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Matthew Wade on Test omission: ‘Someone was going to get left out after we lost’ | Cricket



Australia Test and T20I squads - Matthew Wade dropped from



Richardson struggling to believe ‘life-changing’ IPL fee

Matthew Wade did not need a long conversation with Australia’s selectors after being dropped for the Test squad, knowing he missed the chance to keep his spot in the side against India but insisted he has no regrets about taking on the opening role early in the series.

Wade was elevated to the top of the order when Australia were hit by an opening crisis ahead of the Tests due to injuries to David Warner and Will Pucovski. He made scores 8, 33, 30 and 40 before returning to the middle order for the final two Tests with scores of 13, 4, 45 and 0. That wasn’t enough to make the cut for the now-postponed South Africa tour, although the flip side for Wade is that he has the chance to play T20Is in New Zealand in a World Cup year.

“I’ve been around long enough [to know] that if you don’t perform at my age at a high level then your spot will be up, and if the team isn’t winning then there’s more chance of something like that happening,” Wade said. “I don’t need to dive into it too much, I know where I’m at and comfortable with what I did. There was always someone who was probably going to get left out when we lost the series and that was me.”

Trevor Hohns, the national selector, referred to Wade’s seniority when he was dropped while saying they saw more “up side” in Travis Head who was retained despite losing his Test place during the summer.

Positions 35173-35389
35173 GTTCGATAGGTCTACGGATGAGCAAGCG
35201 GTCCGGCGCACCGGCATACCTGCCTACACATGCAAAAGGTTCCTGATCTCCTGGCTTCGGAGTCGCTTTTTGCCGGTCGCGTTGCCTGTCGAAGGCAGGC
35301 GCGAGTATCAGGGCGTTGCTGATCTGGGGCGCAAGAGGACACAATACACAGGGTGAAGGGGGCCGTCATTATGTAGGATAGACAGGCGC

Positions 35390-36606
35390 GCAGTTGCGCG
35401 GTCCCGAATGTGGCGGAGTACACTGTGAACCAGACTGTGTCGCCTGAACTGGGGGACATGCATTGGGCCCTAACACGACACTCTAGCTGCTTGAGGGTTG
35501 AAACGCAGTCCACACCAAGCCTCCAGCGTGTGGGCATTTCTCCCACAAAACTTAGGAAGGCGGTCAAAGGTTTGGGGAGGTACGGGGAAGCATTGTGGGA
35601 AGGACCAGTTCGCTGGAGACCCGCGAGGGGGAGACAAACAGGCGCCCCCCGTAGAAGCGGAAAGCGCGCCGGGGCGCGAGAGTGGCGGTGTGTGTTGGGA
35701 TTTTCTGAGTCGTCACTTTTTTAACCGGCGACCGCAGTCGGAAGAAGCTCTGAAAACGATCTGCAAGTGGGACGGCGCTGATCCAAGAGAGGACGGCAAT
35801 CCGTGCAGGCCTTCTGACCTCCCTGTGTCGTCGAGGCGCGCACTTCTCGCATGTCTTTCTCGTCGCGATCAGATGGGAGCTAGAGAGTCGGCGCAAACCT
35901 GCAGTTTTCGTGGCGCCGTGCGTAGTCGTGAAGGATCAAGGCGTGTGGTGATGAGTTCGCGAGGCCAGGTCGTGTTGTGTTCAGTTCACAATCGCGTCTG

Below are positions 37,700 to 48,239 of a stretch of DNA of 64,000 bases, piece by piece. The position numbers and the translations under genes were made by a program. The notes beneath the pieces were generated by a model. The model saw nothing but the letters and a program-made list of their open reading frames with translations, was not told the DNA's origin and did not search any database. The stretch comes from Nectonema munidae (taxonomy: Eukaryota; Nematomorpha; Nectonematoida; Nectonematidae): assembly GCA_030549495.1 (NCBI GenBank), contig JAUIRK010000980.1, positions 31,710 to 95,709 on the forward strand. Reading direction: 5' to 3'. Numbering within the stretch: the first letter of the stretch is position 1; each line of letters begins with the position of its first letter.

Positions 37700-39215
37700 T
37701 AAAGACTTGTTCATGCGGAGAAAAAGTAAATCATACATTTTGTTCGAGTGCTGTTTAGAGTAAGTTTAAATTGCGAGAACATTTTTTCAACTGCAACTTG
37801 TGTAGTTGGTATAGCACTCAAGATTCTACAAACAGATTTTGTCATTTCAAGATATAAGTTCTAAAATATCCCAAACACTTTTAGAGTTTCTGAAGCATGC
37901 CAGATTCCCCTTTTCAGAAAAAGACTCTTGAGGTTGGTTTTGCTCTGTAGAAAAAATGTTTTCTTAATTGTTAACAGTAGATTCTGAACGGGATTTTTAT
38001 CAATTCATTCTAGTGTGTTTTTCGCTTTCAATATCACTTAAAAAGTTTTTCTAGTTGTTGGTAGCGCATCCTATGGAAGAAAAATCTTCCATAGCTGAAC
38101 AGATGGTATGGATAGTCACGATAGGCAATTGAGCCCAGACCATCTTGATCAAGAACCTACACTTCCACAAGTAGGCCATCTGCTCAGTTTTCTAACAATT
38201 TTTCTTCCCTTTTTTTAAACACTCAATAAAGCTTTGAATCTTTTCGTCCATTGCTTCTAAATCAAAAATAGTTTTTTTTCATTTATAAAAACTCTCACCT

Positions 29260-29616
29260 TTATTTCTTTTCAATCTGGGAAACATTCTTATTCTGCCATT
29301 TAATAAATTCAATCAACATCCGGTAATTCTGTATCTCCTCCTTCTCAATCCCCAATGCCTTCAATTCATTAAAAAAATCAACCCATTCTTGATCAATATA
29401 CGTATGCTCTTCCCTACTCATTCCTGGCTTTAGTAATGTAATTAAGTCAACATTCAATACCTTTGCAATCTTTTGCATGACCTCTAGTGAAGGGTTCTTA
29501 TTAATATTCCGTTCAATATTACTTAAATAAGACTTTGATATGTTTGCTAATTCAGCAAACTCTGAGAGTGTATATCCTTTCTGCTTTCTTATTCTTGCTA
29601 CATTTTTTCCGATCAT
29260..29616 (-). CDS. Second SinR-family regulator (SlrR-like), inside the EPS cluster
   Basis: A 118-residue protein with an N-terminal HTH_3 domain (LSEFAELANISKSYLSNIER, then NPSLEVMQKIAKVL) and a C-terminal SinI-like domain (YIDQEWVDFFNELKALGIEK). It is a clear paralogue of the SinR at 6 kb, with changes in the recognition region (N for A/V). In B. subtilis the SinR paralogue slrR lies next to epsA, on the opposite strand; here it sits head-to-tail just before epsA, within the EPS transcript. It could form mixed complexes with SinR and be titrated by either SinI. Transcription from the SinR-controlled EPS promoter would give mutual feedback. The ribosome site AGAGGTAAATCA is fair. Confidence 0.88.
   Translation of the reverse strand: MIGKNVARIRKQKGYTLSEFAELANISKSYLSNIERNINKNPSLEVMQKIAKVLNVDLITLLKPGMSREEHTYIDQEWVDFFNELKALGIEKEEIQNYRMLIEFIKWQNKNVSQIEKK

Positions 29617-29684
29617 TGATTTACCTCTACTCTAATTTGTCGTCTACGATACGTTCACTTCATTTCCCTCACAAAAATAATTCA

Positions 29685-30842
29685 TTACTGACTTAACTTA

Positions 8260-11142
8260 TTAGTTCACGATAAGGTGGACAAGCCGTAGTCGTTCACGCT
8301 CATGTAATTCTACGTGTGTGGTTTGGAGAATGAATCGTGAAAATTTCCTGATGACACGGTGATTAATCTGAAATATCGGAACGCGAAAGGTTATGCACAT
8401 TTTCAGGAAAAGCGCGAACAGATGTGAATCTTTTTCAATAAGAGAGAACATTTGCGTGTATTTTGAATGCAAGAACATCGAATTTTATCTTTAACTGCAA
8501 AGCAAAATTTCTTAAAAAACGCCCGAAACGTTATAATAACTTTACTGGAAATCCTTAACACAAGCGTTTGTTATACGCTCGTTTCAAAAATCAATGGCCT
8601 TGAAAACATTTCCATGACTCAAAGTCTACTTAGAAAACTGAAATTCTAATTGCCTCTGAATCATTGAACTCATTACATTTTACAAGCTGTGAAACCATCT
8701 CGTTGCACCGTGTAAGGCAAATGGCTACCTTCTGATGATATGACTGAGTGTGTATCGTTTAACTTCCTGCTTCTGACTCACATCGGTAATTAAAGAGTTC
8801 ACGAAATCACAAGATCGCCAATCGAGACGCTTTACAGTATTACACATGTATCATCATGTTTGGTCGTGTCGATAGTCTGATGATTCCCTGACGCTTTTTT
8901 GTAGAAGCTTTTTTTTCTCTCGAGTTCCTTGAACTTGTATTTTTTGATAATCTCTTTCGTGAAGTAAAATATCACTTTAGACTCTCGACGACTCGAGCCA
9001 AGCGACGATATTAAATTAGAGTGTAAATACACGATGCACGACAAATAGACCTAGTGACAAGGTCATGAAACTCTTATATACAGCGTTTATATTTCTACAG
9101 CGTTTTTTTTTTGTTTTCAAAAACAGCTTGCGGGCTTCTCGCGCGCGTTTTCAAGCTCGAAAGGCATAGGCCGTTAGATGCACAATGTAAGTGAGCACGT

Wade believes converting one of his starts into a substantial score would have been enough to retain his place, right down to the penultimate innings of the series when he was well set before top-edging a pull to mid-on, which was followed in the last innings by a nick down the leg side.

“The only regret I have is not turning one of my starts into a big score,” he said. “I batted really well at the top of the order…so the two games I opened I actually batted as good as I did all series. Even the last Test I batted really well, got 40-odd, then got booted down the leg side in the last innings. That’s the way the gods can treat you sometimes, it’s a bit cruel, but I had the opportunities to turn those starts into big scores. If you don’t do it, this is what happens.”

Matthew Wade: ‘That’s the way the gods can treat you sometimes, it’s a bit cruel, but I had the opportunities to turn those starts into big scores’ © AFP

Having missed out in the IPL action, Wade is set to have two Sheffield Shield matches for Tasmania when he returns from the tour of New Zealand but his focus will be on team success rather than worrying about making a statement to the selectors. “I’ve never been a player that goes back and just individually wants to score runs for himself, it’s about trying to win games,” he said.

The immediate trade-off for Wade is a chance to build on his successful returns in the T20Is against India earlier in the season when he made 58 and 80 opening in place of the injured Warner and in the second match of the series he captained Australia when Aaron Finch was injured.

Wade has been confirmed in the top three for the series against New Zealand, alongside Finch and the uncapped Josh Philippe, although the order may be flexible but he expects to take the keeping gloves throughout the five matches.

Due to pre-tour biosecurity protocols it wasn’t possible to amend the T20I squad after the South Africa trip was canned, meaning a number of players who would normally have been selected are instead playing Sheffield Shield cricket.